Is Toxocariasis Contagious?
Transmission of Toxocariasis from Person to Person
Toxocariasis is considered infectious but is not transmitted from person to person.
Generally, a disease like this is caused by an infectious agent and not spread between people.
Toxocariasis, although infectious, is not a genetic disease. It is not caused by a defective or abnormal gene.
Transmission of Toxocariasis
Transmission of Toxocariasis to a person can be by way of:
You or your children
can become infected after accidentally ingesting (swallowing) infective Toxocara
eggs from larvae in soil or other contaminated surfaces. (Source: excerpt from Toxocariasis: DPD)
Discussion about Contagion of Toxocariasis:
The most common Toxocara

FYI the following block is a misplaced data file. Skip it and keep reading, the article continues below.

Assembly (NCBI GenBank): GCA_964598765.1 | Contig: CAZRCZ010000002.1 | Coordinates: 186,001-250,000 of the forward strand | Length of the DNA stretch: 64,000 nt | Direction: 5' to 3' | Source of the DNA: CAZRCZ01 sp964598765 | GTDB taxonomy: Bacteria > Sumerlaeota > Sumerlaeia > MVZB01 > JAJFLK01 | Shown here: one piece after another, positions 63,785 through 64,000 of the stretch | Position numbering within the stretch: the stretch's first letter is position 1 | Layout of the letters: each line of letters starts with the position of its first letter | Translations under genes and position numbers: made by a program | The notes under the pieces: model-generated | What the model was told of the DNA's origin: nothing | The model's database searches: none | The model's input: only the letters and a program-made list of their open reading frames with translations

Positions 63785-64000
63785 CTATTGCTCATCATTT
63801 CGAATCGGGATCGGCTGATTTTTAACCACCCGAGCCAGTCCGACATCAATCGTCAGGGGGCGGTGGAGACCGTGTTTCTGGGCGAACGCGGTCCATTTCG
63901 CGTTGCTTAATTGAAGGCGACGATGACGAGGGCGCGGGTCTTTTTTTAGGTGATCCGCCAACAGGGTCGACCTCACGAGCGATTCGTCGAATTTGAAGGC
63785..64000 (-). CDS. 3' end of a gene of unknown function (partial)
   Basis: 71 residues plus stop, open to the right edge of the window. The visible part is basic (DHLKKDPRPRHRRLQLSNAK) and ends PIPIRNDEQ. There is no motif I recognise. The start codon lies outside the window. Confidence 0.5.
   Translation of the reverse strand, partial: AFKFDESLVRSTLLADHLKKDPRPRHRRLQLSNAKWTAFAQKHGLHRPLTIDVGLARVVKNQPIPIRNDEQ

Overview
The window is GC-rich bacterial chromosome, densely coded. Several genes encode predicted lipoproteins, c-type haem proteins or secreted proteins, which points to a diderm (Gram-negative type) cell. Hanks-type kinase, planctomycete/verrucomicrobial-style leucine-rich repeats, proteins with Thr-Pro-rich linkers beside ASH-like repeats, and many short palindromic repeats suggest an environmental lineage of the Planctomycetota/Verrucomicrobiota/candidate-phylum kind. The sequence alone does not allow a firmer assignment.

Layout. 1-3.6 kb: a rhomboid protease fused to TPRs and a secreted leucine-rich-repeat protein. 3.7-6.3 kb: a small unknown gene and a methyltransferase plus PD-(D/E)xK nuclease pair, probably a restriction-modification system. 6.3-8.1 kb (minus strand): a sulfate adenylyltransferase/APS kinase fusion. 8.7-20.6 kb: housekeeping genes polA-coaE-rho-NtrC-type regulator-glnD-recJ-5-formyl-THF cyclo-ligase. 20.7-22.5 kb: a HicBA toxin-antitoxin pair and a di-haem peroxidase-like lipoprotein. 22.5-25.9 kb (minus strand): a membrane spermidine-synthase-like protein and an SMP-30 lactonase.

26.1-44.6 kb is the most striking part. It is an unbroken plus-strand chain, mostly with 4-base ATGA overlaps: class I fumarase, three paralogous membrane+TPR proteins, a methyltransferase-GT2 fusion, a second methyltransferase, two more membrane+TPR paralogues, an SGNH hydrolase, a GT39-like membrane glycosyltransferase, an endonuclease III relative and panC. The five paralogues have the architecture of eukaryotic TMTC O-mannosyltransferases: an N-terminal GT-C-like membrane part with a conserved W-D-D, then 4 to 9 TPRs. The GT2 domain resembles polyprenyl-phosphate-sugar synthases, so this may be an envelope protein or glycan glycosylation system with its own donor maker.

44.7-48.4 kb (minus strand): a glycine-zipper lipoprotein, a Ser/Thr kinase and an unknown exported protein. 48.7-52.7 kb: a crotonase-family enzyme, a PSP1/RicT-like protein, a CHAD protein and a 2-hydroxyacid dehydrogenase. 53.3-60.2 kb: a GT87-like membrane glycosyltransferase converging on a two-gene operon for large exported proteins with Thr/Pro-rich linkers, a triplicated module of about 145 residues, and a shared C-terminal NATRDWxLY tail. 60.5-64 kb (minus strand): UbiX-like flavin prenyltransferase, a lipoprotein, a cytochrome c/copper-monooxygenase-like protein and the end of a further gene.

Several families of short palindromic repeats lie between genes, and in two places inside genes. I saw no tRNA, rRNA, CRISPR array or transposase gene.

parasite of concern to humans is T. canis, which puppies usually
contract from the mother before birth or from her milk. The larvae mature
rapidly in the puppy’s intestines; when the pup is 3 or 4 weeks old,
they begin to produce large numbers of eggs that contaminate the
environment through the animal’s stool. The eggs soon develop into
infective larvae. (Source: excerpt from Toxocariasis: DPD)
About contagion and contagiousness:
Contagion and contagiousness refers to how easily
the spread of Toxocariasis is possible from one person to another.
Other words for contagion include "infection", "infectiousness",
"transmission" or "transmissability".
Contagiousness has nothing to do with genetics
or inheriting diseases from parents.
For an overview of contagion,
see Introduction to Contagion.
» Next page: Treatments for Toxocariasis
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